Teen gets 75-year prison sentence

Beane, 18, was recently reindicted on charges in January 2002 killing

March 22, 2003|By Del Quentin Wilber | Del Quentin Wilber,SUN STAFF

A teen-ager who has become a symbol of Baltimore's struggles to prosecute violent crimes was sentenced yesterday to 75 years in prison for trying to kill a 15-year-old girl who had watched him shoot and beat another man.

The sentencing is not the final chapter in the story of Tyrone Beane, an 18-year-old who escaped prosecution in two separate killings after authorities dropped murder charges against him.

Once known as Baltimore's "most wanted fugitive," Beane was reindicted in one of those cases Tuesday after authorities tracked down a critical witness -- the teen-ager's sister -- who did not appear at earlier trial dates and has since recanted her statements to police.

Yesterday's half-hour sentencing hearing in Baltimore Circuit Court concerned Beane's conviction in January for second-degree attempted murder and robbery in the attack on the 15-year-old girl and a 19-year-old man.

Beane and two other men shot and assaulted Fard Myles in the 1300 block of E. Monument St. on Nov. 5, 2001.

Beane then spotted the 15-year-old girl who had witnessed the shooting and approached her. As he robbed the girl, Beane put a gun to her head and a friend encouraged him to shoot because she had seen their faces.

Beane pulled the trigger four times but the gun apparently malfunctioned and did not fire.

Judge John N. Prevas called the incident "troublesome" and said he was worried about letting Beane back on the streets after such a brazen act.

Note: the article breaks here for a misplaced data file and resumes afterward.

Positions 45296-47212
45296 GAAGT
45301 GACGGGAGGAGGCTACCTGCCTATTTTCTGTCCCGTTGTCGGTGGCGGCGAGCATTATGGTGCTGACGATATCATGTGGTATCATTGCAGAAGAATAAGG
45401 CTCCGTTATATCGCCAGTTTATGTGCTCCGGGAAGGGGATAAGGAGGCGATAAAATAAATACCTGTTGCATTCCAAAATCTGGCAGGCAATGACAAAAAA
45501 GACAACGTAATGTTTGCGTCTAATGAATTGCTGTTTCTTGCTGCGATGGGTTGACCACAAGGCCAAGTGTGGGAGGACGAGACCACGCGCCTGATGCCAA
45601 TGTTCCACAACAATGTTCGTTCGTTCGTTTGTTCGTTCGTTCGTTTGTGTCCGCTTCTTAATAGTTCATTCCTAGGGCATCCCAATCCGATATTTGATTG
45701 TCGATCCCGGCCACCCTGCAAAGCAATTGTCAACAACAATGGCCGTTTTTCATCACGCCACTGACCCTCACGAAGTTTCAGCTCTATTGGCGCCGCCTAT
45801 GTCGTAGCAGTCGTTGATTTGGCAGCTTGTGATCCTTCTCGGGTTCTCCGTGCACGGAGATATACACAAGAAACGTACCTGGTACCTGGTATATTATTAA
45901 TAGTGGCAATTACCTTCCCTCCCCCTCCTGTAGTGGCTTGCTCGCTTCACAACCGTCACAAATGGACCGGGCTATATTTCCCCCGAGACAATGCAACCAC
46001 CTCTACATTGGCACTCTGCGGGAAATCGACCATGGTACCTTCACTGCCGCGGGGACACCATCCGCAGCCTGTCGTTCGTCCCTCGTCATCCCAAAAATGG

"This individual is so anti-social, so out of touch with reality, that I'm going to [incarcerate] him for as long as possible," Prevas said.

The judge then sentenced Beane to 30 years in prison for attempted second-degree murder, 20 years for using a handgun in commission of a crime of violence, 15 years for robbery and 10 years for assault. The sentences will run consecutively.

Beane's lawyer, Charles H. Dorsey, argued at the hearing that Beane should not have been convicted because the prosecution's key witness -- the 15-year-old -- had given conflicting statements about what happened. Dorsey also criticized The Sun's coverage of the trial, saying it had probably tainted the jury. He also requested a much more lenient sentence, saying his client had no convictions for violent crimes.

Dorsey said he intended to appeal the verdict and sentence.

Prosecutors said they were pleased with the sentence.

"It fits the crime and the facts and circumstances of the case," said Assistant State's Attorney Gregory G. Hopper, who prosecuted Beane.

Several of Beane's family members attended the hearing and reacted with shock at the lengthy prison sentence. Beane, who was wearing baggy jeans and a Baltimore Colts jersey, told his relatives that he loved them as he was led from the courtroom in handcuffs.

His sister -- the witness in January 2002 killing -- was also in the courtroom. "I love you, Brother," Tyiashia Beane yelled as he left the room.

Tyiashia Beane did not appear in court to testify against her brother in that murder case, and prosecutors were forced to drop charges against the 18-year-old on March 6.

Tyiashia Beane told detectives that Beane killed Taharka McCoy, 25, in the 1200 block of Peachleaf Court on Jan. 17, 2002, officials have said.

Beane was on home detention for a juvenile offense and cut off an electronic monitor before shooting McCoy, according to police.

The teen-ager was also charged in the July 2001 killing of Christopher Smith, 17, in East Baltimore. But investigators were unable to build a solid case and the charges were later dropped.

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